|Years active 1979–present|
Name Nadia Tass
|Role Film director|
Spouse David Parker
|Occupation Director, producer, actress|
Awards AACTA Award for Best Film, AACTA Award for Best Direction, AACTA Awards - Byron Kennedy Award
Movies Matching Jack, Pure Luck, Malcolm, Fatal Honeymoon, Samantha: An American
Similar People Colin Friels, Lindy Davies, John Hargreaves, Alana De Roma, Valerie Tripp
Nadia tass on the chant of jimmie blacksmith
Nadia Tass is a film director, producer and actress, originally from Florina, Macedonia, northern Greece, who moved to Australia in the 1960s. She began her career as an actress appearing in the television series Prisoner. Tass has developed into one of Australia's most respected and exceptional filmmakers with her films being responsible for twenty-three Australian Film Institute (AFI) nominations, while garnering eight wins including Best Film and Best Director. She has also directed plays in Australia including Miss Bosnia, Cosi and Summer of the Aliens.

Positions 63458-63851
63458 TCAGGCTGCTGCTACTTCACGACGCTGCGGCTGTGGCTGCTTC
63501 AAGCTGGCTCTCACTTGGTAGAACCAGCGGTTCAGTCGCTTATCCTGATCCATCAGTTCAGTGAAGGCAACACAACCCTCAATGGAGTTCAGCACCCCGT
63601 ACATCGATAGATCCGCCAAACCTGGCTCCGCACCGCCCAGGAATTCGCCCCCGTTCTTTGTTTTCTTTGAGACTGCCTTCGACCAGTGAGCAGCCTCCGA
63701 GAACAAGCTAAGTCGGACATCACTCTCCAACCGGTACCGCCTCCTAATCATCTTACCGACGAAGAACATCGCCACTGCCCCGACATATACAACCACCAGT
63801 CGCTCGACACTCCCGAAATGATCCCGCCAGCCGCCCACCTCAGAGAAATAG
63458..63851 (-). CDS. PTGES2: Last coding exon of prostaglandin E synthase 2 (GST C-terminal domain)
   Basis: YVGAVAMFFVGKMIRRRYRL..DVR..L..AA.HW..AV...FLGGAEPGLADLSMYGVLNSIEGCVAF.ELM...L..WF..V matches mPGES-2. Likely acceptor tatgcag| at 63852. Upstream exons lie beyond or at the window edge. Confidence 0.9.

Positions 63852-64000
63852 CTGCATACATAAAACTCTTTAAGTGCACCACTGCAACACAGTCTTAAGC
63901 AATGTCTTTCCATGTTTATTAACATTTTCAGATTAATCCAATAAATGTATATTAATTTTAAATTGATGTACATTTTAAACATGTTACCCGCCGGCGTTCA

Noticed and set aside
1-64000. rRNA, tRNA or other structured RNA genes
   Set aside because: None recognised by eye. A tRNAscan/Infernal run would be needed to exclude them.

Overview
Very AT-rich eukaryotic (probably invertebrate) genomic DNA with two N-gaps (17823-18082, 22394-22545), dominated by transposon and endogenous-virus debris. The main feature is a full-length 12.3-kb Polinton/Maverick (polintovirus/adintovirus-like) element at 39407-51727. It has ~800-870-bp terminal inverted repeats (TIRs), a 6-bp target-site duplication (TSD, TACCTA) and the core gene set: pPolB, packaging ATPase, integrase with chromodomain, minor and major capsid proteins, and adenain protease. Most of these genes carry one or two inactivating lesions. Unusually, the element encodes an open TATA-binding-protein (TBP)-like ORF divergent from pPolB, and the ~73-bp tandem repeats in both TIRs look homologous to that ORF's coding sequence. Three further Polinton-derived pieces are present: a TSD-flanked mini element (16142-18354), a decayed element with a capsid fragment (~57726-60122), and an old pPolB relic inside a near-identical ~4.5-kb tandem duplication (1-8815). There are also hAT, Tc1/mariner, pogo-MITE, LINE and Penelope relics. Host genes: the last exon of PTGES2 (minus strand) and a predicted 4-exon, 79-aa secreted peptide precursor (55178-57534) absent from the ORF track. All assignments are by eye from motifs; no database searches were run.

- Nadia tass on the chant of jimmie blacksmith
- matching jack by nadia tass la premiere
- Feature films as director
- Theatre director
Nadia Tass is married to fellow Australian director David Parker.
matching jack by nadia tass la premiere
Feature films as director
In 2016, Tass directed the Ensemble Theatre production of Jane Cafarella's e-baby. It was the Sydney premiere of the play, which was first seen at Melbourne's Chapel Off Chapel theatre in 2015. Tass described the work as "a play for today – the advances in medicine create a new world that allows new possibilities – in e-baby we enter that world and explore the raw truth, the unbridled joy and the paradox of surrogacy through a carefully woven story of love, generosity and a newborn child."< The two actors, Danielle Carter and Gabrielle Scawthorn were described as bringing "such life to their roles" and being "utterly believable – in equal parts loveable and frustrating – [so that] the heartbreak, when it comes, is visceral." The play was also praised for touching "on most of the biological, technical, ethical and legal aspects [of gestational surrogacy] in the play's 95 minutes ... without the loud sound of boxes being ticked."